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Glossary

  • altitude

    The height in the atmosphere as measured from the mean sea level.

    Sep 15, 2014 03:23PM UTC
  • aurora

    An atmospheric phenomenon appearing as streamers or bands of light sometimes visible in the night sky, particularly in the northern or southern regions of the Earth. It is caused by charged particles from near Earth space following the Earth’s magnetic field and colliding with atoms and molecules in the atmosphere. The aurora responds to the strength of the solar wind and can strengthen during geomagnetic storms.

    Oct 20, 2014 08:04PM UTC
  • auroral oval

    A narrow region or band around the Earth where aurora are most likely to occur. Both the northern and southern hemispheres have an auroral oval, and they are centered on the north and south magnetic poles. The ovals expand in width and toward lower latitudes during geomagnetic storms.

    Oct 20, 2014 08:05PM UTC
  • corona

    The very hot, outer atmosphere of the Sun.

    Sep 15, 2014 03:40PM UTC
  • coronal mass ejection (CME)

    A massive blast of magnetized plasma that creates a disturbance moving outward from the Sun’s hot, outer atmosphere (corona) through the solar wind.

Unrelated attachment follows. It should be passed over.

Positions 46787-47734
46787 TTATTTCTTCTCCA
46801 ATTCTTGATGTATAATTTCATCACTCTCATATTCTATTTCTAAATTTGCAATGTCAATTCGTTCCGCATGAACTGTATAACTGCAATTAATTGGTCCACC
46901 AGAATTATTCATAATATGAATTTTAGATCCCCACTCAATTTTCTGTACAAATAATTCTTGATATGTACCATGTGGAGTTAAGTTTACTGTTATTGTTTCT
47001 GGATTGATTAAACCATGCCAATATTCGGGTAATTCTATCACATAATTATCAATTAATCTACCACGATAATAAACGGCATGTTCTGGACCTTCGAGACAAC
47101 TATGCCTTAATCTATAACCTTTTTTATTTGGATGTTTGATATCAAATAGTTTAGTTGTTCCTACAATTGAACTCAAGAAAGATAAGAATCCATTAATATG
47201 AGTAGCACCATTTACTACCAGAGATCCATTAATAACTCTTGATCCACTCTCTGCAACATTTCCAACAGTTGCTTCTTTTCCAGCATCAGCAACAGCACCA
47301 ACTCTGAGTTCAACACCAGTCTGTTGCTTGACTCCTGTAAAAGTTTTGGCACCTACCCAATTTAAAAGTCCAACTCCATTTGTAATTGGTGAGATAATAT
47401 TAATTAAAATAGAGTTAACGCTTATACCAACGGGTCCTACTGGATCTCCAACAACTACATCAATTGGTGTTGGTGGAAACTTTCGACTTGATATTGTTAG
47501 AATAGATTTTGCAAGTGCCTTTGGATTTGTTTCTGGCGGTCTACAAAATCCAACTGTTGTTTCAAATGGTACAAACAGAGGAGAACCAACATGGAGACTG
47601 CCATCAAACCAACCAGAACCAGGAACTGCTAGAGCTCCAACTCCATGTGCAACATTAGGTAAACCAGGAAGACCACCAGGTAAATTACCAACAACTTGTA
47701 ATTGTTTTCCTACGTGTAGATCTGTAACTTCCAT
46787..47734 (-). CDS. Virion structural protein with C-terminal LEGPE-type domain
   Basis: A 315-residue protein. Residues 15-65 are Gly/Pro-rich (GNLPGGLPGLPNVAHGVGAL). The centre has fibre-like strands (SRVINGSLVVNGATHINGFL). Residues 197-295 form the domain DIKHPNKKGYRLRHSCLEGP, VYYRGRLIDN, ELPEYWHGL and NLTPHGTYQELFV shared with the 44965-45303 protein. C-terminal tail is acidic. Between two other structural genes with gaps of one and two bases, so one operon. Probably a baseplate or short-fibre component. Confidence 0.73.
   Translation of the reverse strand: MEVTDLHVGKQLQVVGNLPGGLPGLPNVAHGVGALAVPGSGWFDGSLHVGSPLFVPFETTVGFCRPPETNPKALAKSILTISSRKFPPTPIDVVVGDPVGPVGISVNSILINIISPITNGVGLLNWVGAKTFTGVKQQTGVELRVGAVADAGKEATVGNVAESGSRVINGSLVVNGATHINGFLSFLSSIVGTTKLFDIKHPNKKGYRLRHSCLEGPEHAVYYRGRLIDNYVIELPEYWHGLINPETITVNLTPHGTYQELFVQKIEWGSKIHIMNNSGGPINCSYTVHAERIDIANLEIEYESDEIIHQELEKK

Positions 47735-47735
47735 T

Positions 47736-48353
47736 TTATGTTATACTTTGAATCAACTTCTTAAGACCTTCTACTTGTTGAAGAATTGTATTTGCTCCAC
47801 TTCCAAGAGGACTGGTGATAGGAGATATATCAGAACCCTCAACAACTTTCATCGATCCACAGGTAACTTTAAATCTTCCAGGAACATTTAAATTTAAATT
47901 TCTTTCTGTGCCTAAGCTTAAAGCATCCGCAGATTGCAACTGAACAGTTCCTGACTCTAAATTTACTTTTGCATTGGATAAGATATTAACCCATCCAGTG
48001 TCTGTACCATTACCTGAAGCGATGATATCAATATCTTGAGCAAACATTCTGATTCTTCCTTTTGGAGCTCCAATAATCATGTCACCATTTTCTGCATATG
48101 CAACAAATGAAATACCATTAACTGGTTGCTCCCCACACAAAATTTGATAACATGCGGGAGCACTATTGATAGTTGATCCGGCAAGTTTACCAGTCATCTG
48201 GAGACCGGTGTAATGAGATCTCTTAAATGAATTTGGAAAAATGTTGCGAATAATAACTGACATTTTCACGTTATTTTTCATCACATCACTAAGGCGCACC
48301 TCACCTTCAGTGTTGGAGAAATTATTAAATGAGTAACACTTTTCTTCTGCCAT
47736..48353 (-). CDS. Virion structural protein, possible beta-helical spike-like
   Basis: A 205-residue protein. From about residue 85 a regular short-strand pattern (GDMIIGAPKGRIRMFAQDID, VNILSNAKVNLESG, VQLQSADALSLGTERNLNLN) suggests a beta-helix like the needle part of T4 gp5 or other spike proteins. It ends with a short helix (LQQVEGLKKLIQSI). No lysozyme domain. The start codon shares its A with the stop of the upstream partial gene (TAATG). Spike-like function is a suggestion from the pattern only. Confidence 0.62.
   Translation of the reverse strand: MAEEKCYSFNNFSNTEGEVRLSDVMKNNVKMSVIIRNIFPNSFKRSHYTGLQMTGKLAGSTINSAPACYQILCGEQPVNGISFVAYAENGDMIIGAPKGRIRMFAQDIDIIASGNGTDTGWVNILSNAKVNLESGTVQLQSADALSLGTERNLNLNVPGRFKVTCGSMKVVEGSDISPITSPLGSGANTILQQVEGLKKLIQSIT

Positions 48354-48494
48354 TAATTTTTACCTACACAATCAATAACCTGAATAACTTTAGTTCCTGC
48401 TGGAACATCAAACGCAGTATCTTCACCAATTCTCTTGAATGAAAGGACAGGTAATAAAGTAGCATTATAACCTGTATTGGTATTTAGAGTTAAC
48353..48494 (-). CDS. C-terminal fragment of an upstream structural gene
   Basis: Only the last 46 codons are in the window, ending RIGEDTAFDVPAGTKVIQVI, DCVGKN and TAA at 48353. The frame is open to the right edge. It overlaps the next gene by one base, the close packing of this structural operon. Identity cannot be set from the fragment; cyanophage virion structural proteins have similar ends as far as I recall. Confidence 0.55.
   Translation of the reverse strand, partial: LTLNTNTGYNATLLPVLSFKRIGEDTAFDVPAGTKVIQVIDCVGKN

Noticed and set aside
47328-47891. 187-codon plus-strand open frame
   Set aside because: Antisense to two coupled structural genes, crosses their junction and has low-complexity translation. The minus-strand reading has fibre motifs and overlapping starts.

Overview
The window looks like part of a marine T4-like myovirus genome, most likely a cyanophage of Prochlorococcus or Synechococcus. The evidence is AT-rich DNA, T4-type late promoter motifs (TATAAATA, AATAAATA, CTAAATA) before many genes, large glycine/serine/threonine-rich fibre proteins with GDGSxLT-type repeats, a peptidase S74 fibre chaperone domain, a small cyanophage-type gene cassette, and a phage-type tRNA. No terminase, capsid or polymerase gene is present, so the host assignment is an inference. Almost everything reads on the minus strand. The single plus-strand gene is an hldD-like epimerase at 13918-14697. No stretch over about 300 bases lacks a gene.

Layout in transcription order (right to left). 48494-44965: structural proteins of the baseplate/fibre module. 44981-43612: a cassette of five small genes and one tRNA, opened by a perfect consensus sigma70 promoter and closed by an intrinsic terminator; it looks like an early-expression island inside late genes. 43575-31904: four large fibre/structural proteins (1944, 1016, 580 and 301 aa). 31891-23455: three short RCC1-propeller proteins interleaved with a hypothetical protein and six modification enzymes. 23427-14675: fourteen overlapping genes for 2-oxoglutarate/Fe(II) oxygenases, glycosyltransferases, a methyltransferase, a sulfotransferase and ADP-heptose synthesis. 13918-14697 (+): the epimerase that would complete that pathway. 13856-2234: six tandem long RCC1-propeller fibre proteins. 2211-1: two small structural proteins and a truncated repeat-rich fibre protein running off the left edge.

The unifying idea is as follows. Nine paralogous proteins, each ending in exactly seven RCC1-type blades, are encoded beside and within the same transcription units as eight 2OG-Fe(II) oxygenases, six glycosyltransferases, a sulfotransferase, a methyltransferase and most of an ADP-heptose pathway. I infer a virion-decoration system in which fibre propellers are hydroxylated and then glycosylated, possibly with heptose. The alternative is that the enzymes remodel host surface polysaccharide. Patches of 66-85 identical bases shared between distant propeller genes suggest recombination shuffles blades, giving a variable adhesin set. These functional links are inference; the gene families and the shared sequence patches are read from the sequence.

Oct 20, 2014 08:06PM UTC
  • diffuse

    Widely spread over a large area and having poorly distinguished edges.

    Oct 20, 2014 08:06PM UTC
  • discrete

    Distinct, with well defined edges.

    Oct 20, 2014 08:07PM UTC
  • equinox

    The time, twice a year, when the length of daylight and nighttime are equal for all places on Earth. This occurs around March 21 and September 22. During an equinox, the plane through Earth's equator passes through the center of the Sun.

    Aug 27, 2014 05:41PM UTC
  • geomagnetic storm

    A disturbance of the protective, magnetic bubble around the Earth (the magnetosphere). The disruption can be caused by a dramatic increase in the solar wind, due to a coronal mass ejection.

    Oct 20, 2014 08:07PM UTC
  • interplanetary magnetic field

    As the Sun emits the constant stream of plasma known as the solar wind, part of its magnetic field becomes trapped and is carried by the wind. This magnetic field travels out into interplanetary space with the solar wind and is known as the interplanetary magnetic field (IMF). Its orientation (direction) is important in the formation of geomagnetic storms.

    Sep 15, 2014 04:10PM UTC
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